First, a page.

Besides the nonunion and AVN, the severe shortening of FN would be another problem facing the orthopedic surgeons. Several studies have demonstrated that the shortening of FN greater than 5mm has a negative effect on the quality of life [9, 10, 27]. In a multicentre study without the limitation of age, Zlowodzki et al. found that 30% of the fracture healed with >10mm of shortening and the rate was up to 52% in the displaced fracture treated by multiple cannulated screws [9]. Even in the young patients who mostly had a higher bone density, 21.4% of unstable FNFs experienced severe shortening (>10mm) [10]. Weil et al. had introduced the FTS to stabilize the femoral neck fracture, most of which belong to stable fracture pattern (Garden I or II) and concluded that FTSs could reduce the displacement radiographically [28]. Although the two inferior FTSs could not resist the axial displacement as firmly as the intact femoral neck cortex, the lower axial displacement was showed, compared with fixation of three PTSs.

One of the strengths in the present study is that we designed a 3D mold providing a reference system and all osteotomies and fixations were conducted under this system to minimize the operation error. Nevertheless, some limitations need to be mentioned. Firstly, the small number of samples tested would restrict the conclusion. Secondly, the use of composite bones only accounts for the young patients with good bone quality. But, for the elderly with Garden type III or IV fractures characterized by low bone mineral density, arthroplasty was preferred by most surgeons [29]. Lastly, the length of screws, which we failed to consider when purchasing, might affect the result.

5. Conclusions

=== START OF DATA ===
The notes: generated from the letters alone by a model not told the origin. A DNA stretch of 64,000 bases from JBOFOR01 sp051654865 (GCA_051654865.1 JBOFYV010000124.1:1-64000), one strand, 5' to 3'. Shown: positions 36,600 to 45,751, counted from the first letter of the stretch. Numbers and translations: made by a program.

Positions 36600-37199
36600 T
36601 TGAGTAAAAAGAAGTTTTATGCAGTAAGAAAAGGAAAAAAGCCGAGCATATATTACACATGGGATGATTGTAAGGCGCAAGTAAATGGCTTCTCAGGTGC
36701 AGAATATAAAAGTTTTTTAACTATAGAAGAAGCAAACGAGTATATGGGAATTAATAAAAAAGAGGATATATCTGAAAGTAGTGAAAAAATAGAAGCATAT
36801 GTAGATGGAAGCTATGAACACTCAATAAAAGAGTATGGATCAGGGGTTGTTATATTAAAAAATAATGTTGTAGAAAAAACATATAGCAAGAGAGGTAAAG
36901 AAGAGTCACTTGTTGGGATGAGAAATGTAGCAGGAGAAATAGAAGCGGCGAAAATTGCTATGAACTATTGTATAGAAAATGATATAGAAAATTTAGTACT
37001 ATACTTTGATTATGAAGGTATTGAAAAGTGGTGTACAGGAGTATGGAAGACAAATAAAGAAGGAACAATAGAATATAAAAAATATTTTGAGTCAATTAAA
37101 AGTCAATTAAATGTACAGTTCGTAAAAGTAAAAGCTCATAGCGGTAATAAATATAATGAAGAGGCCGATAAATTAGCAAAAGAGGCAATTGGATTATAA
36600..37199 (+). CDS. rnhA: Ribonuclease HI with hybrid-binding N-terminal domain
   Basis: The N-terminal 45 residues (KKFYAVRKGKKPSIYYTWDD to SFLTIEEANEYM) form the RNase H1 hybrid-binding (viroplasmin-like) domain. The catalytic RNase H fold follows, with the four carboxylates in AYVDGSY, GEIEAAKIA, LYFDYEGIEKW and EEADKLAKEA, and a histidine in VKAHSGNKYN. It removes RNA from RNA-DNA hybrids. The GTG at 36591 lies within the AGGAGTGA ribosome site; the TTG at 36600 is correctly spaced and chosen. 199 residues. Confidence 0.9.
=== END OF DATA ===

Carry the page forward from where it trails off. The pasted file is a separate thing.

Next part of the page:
It is not an advisable choice of traditional fixation of CSs, as three parallel PTSs, for the stabilization of the unstable FN with comminuted posteromedial cortex. The rebuilding of medial buttress with two inferior FTSs could increase the biomechanical strength and reduce the displacement. By comparison with traditional CSs fixation, three parallel PTSs, characterized by sliding compression, the modified fixation of CSs may be preferred to the treatment of unstable femoral neck fracture with comminuted posteromedial cortex.

Data Availability

The data used to support the findings of this study are available from the corresponding author upon request.


Jingwen Liu and Baokun Zhang are the co-first authors of this article.

Conflicts of Interest

The authors declare that there are no conflicts of interest regarding the publication of this paper.

Authors’ Contributions

Jingwen Liu and Baokun Zhang contributed equally to this article.


We thank the staff of Sports Biomechanics Laboratory in Shanghai Jiao Tong University Affiliated Sixth People’s Hospital and colleges who provided us lots of useful inspiration.